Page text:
Let's Go Sequestering!
That isn't likely to work this time. And, as Cooper says, perhaps it is just as well:
At a time when Americans are convinced that foreign aid is a significant part or the budget—the median answer in one survey in 2010 was 25 percent of the budget—it’ll be a good object lesson for people to see that government means planes landing safely, meat being inspected, Yellowstone being kept open. Yes, most of what the government does is write checks and defend us, “an insurance company with an Army,” so the saying goes. But it does a lot more.
This civics lesson may be beneficial for several reasons. Americans talk a good "small government" game, but when faced with losing a pet program or a subsidy, they are just as likely to scream bloody murder. If we are ever to live within our means, we must collectively decide what it is we want government to do, and then be willing to cough up the tax money to get it done. No more allowing politicians to bestow goodies on us that we never asked for, and may not even need. A revolution in attitude toward government is needed, and the sequester has the potential to start a national conversation about the role of government in society and the limits that must be placed on federal power if we are to save ourselves from a debt Armageddon.
This is not to demonize government. It certainly doesn't mean we should love it either. You don't have to love government to want to make it work efficiently, prudently -- conservatively. Nor should one have to hate the government in order to restrain it.
Recognizing that the federal government is out of control, that it is taking on functions for which it was never intended to perform and cannot competently manage does not make one an anti-government zealot. That is a political attack, and not a rational argument. Wanting to place limits on where government can intrude in our lives does not mean that you hate the poor, or the children, or anyone else. If the sequester does nothing else, it may reveal in stark relief government functions that truly are necessary and those that might not be.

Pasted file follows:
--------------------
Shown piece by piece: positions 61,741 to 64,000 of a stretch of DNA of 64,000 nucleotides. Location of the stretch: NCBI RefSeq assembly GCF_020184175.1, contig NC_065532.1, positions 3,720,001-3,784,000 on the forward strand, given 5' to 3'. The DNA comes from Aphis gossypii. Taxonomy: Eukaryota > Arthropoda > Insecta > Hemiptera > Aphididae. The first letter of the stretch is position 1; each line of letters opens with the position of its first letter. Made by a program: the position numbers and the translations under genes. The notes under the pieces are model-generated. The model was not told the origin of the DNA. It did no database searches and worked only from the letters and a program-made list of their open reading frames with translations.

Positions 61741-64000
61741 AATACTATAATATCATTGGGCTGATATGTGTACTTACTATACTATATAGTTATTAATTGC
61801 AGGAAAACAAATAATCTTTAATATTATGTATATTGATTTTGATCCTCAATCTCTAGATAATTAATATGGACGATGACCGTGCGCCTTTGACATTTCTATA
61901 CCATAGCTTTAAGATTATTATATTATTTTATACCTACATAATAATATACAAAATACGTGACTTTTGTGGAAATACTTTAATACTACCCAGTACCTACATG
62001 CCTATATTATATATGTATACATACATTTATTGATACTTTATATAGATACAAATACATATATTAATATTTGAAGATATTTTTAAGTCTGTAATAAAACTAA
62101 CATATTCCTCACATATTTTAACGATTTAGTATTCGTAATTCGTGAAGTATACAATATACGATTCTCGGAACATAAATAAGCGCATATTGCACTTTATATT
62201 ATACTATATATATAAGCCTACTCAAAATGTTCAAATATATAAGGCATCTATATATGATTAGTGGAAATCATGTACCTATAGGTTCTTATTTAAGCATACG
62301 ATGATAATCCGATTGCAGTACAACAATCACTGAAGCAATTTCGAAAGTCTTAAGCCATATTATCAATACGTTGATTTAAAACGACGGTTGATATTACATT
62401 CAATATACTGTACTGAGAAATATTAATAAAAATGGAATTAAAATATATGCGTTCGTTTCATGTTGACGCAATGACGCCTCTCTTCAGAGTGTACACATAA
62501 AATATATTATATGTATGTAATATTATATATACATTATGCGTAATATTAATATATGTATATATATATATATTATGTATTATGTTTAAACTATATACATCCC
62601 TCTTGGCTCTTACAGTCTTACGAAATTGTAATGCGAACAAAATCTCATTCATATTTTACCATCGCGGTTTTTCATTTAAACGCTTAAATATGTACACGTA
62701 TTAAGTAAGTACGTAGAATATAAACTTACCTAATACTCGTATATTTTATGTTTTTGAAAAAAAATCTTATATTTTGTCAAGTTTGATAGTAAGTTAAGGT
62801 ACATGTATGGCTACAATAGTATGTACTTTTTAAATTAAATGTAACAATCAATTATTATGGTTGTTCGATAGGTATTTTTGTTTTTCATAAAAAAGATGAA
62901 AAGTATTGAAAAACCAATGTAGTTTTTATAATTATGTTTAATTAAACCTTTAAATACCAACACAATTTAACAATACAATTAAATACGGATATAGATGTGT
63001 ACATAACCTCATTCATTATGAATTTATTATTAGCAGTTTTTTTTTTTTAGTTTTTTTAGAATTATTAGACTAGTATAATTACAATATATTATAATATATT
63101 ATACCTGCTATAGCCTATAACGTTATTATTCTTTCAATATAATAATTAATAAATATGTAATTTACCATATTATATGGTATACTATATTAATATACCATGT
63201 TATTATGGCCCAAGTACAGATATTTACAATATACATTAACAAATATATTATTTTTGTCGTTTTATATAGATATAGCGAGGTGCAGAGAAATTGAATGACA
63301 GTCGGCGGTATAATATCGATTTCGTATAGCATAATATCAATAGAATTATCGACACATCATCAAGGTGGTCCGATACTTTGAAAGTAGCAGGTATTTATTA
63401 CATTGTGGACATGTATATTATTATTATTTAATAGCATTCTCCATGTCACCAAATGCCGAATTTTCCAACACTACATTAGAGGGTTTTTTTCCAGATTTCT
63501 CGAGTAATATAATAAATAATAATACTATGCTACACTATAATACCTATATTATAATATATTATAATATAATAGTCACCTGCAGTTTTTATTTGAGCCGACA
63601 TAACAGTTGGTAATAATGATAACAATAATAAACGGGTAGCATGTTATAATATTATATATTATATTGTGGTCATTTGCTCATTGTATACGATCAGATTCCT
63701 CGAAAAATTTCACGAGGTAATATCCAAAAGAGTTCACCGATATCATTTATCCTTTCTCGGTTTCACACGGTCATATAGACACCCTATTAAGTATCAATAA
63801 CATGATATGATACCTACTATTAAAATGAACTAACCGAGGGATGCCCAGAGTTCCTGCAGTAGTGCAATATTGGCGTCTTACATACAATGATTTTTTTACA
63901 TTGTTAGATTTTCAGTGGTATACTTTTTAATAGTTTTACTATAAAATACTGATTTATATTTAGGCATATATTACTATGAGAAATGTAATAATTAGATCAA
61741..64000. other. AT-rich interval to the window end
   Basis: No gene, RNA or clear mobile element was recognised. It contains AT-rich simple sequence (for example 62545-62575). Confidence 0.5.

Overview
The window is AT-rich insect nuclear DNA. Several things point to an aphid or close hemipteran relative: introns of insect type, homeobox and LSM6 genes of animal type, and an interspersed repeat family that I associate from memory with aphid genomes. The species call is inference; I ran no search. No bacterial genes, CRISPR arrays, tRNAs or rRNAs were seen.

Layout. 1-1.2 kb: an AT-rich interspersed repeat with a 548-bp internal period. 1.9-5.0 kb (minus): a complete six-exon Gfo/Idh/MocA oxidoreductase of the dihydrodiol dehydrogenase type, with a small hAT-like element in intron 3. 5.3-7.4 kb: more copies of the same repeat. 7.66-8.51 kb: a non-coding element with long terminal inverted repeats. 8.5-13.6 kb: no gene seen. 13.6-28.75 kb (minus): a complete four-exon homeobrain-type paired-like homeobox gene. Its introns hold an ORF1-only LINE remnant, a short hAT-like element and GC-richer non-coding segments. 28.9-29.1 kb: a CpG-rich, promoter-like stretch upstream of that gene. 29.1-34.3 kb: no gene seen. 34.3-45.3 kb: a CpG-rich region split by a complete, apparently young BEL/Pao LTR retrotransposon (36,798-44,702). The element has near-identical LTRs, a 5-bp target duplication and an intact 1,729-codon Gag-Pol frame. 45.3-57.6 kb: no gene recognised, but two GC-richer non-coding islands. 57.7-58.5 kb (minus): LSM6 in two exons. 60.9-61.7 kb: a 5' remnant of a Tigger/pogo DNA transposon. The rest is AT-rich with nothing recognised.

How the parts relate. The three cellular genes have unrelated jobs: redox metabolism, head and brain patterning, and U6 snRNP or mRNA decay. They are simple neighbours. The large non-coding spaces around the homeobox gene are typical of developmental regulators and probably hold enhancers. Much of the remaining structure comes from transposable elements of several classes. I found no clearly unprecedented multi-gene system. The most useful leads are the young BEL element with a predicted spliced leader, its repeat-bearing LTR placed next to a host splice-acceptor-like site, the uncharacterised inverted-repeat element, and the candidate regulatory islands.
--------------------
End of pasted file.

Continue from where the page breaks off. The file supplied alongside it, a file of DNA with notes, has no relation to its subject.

And wouldn't that be a revelation to both liberals and conservatives.
You don't have to be wedded to an 18th century form of government to discuss responsibly limiting federal power in the 21st century. Nor should the challenges of the 21st century make us lose sight of the founding 18th century principles upon which the American experiment in self-governance has rested. We are a big, urbanized, industrial, 21st century democracy of 300 million people. In that sense, a big country needs a big government. It needs government to be big enough and strong enough to stand up to multi-national corporations and trillion-dollar banks and not allow them to rob us, poison us, or oppress us. It needs to be big enough to enforce the concept of equal justice for all Americans. It needs to be big enough to protect us from threats inside and outside the country. And it needs to be big enough to care for those tens of millions of citizens who either can't -- or won't -- care for themselves.
We've left the details to Congress and have paid for that inattention by being saddled with crushing debt, shrinking currency, and an expansion of federal power that threatens the very liberty that those 18th century principles were designed to protect. The sequester may ultimately reveal that at least some of what we've asked government to do, we are better able to do ourselves.
That, alone, might make all the pain caused by these willynilly cuts worth it.